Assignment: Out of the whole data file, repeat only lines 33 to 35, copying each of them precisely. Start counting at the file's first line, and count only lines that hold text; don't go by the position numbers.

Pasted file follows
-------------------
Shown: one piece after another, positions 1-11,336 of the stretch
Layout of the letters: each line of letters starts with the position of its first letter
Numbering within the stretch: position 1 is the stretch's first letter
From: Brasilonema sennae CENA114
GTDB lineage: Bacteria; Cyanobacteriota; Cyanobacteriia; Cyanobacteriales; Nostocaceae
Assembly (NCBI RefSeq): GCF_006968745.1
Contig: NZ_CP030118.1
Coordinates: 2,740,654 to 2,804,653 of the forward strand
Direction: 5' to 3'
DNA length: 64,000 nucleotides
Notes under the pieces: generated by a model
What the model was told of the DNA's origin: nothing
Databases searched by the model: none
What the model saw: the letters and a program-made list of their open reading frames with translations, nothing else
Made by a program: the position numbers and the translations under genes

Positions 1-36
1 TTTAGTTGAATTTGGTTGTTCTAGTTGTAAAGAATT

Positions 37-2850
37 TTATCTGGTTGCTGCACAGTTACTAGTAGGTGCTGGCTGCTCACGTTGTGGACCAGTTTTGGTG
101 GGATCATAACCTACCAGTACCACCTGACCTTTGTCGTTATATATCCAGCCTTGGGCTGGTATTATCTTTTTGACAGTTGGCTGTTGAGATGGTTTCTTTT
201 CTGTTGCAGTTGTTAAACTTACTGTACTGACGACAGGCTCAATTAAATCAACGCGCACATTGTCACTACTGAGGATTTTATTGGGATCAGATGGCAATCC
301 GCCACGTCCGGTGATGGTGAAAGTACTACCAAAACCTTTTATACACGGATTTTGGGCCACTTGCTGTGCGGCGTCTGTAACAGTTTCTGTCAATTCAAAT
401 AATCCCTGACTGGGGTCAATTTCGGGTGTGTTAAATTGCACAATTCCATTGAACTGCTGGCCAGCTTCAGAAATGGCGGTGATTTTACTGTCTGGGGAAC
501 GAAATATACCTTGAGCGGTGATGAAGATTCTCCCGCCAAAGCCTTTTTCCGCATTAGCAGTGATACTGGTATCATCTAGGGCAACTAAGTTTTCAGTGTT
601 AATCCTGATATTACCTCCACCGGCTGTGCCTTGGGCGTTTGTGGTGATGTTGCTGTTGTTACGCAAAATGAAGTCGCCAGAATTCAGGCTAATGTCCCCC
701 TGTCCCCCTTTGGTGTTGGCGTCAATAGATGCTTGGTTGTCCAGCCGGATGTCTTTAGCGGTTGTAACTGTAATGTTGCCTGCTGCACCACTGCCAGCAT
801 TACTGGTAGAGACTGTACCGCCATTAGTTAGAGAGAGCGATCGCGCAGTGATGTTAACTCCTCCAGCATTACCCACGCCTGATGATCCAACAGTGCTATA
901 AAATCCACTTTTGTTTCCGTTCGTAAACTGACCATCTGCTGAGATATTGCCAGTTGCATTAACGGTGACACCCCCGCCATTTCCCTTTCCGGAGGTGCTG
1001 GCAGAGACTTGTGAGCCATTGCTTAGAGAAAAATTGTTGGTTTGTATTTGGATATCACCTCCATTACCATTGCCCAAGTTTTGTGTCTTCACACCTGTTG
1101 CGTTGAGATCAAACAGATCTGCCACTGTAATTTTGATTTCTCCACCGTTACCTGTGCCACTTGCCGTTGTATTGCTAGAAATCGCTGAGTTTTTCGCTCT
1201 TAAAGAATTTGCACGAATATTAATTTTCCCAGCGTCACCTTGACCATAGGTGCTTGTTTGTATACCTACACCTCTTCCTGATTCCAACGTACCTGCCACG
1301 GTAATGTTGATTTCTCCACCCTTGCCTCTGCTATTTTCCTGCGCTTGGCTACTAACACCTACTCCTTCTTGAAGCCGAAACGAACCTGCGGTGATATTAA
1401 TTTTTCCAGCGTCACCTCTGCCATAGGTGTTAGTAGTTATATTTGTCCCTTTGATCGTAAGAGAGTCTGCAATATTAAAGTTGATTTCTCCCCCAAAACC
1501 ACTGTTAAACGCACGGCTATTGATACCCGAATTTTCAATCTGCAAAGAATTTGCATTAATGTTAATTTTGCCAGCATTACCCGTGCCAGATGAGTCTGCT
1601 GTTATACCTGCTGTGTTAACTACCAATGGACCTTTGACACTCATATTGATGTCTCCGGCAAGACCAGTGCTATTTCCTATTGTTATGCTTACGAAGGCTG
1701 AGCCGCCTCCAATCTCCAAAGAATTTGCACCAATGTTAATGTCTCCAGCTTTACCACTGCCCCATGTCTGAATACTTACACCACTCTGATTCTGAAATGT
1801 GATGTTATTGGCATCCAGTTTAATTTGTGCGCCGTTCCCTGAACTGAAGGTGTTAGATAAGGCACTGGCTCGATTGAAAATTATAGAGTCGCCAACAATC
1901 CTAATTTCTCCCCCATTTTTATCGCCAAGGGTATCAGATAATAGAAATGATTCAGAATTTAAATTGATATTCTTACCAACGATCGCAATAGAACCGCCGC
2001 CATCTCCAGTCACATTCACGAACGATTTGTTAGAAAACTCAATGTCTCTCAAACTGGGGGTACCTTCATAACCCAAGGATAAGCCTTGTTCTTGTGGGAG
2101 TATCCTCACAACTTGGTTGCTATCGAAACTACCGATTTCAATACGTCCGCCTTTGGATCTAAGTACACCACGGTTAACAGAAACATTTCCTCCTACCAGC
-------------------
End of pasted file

1401 TTTTTCCAGCGTCACCTCTGCCATAGGTGTTAGTAGTTATATTTGTCCCTTTGATCGTAAGAGAGTCTGCAATATTAAAGTTGATTTCTCCCCCAAAACC
1501 ACTGTTAAACGCACGGCTATTGATACCCGAATTTTCAATCTGCAAAGAATTTGCATTAATGTTAATTTTGCCAGCATTACCCGTGCCAGATGAGTCTGCT
1601 GTTATACCTGCTGTGTTAACTACCAATGGACCTTTGACACTCATATTGATGTCTCCGGCAAGACCAGTGCTATTTCCTATTGTTATGCTTACGAAGGCTG